Where Y'Eat

New Orleans writer Ian McNulty hosts Where Y'Eat, a weekly exploration and celebration of food culture in the Crescent City and south Louisiana.

Ian gives listeners the low-down on the hottest new restaurants, old local favorites, and hidden hole-in-the-wall joints alike, and he profiles the new trends, the cherished traditions, and the people and personalities keeping America's most distinctive food scene cooking.

 

Subscribe to Where Y'Eat as a podcast:

1. Open Itunes

2. Go to the File Menu, click on Subscribe to Podcast…

3. Enter this URL: itpc://wwno.org/podcasts/6095/rss.xml

And that’s it! New episodes download automatically.

Ways to Connect

Ian McNulty

In Louisiana, we know our food has a narrative power in addition to its nourishing one, because it flows through families and is tied to place. It’s never more potent than when everything else has been kicked away. Many of us learned this on the long road back from Hurricane Katrina.

Today, our food can be the story that connects hard times with better times, and times ahead. We are all writing a new chapter in that story right now.

Ian McNulty

The coronavirus fight has been brutal for the New Orleans hospitality industry, with massive job losses and sudden business closures. Looming over it all, there’s anguished foreboding for what this part of our community will look like on the other side of this.

And yet there is hope. And that hope is us.

Ian McNulty

New Orleans is so familiar with catastrophe, sometimes it feels like the way we answer it is part of our community character. We are defiant, we are resilient, we carry on, and we do it together.

The city that puts the fun in funerals has made revelry in the face of adversity a civic virtue, and has embraced hospitality as the front line of recovery. We need to reframe that part of our character as we get through the coronavirus crisis.

Ian McNulty

Because of the way New Orleans people watch restaurants so closely, because of  how we obsessive over them, it can seem like they have their own life spans. We see them arrive. Often, we're there when they say goodbye.
New Orleans has given us two striking examples in close succession: Dick & Jenny’s, the modern uptown bistro that just closed, and the Bon Ton Café, the downtown classic that closes this Friday.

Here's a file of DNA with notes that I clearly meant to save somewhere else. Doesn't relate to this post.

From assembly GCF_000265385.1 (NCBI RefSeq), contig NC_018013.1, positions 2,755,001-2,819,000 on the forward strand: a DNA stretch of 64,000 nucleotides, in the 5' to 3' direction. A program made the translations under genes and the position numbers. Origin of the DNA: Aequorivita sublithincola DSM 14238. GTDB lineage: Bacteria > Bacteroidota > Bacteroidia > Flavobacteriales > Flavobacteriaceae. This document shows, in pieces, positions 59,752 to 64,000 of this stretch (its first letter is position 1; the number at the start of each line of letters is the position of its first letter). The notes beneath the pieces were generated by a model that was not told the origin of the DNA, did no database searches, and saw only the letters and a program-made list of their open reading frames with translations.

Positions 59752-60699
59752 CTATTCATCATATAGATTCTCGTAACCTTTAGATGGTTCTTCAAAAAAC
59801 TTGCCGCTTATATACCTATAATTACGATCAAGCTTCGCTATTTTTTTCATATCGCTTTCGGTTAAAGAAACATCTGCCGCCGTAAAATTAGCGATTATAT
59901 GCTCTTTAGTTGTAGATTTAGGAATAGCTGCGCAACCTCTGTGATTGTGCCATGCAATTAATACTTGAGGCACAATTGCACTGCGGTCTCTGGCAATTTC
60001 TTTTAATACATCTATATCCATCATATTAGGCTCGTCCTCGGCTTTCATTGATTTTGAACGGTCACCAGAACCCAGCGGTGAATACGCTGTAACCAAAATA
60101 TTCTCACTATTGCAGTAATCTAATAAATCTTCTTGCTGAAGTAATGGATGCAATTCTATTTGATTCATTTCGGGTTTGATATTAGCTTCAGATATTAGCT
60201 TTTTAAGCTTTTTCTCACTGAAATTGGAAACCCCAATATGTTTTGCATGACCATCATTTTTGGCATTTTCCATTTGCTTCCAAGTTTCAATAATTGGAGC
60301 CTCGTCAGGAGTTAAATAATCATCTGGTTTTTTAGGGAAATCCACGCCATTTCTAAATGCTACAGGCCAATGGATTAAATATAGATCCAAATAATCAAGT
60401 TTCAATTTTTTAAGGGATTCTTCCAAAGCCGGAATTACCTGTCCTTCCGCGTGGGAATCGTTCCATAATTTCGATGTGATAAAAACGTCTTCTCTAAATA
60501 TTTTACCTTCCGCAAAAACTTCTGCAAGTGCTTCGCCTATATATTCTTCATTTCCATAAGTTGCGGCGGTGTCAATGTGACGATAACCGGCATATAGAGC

The Lenten fish fry is a sign of the season in south Louisiana that brings more than flavor to the table.
Ian McNulty

In Louisiana we have the food seasons that nature gives us, the harvests so prodigious that clearly the only logical response is a feast, a fest or at least a party.


Then there are the food seasons that we make ourselves, through tradition, through custom that becomes ritual.


Ian McNulty

Mardi Gras is a celebration in motion. Today, I’m giving a shout out to some unsung heroes who help keep the wheels turning.

Ian McNulty

Valentine’s Day might be our most manipulative holiday. I say it’s high time we start manipulating it back and take the day on our own terms.

Ian McNulty

King cake can be a symbol of home. Just ask anyone who grew up with the Carnival treat as a natural part of their own New Orleans culture.

Or maybe, ask someone making a home here, blending different cultures along the way.

A Hubig's Pie from circa 2012, before its New Orleans pie factory was destroyed by fire that year.
Ian McNulty / Where Y'Eat

Hubig’s Pies and Dixie Beer, together again at last?

No, I’m not talking about a sweet and sudsy flavor pairing. Instead, the two old New Orleans brands, Hubig’s and Dixie, have both been in the news lately, each on different parts of their own return. What unites them is an everyman appeal tied to place, particularly this one.

Ian McNulty

I love grillades and grits and biscuits and gravy. To me, the aroma of sizzling bacon mixing with brewing coffee smells like victory. 

But sometimes, what I really need is a breakfast that doesn’t make me want to slouch back to bed.

Pages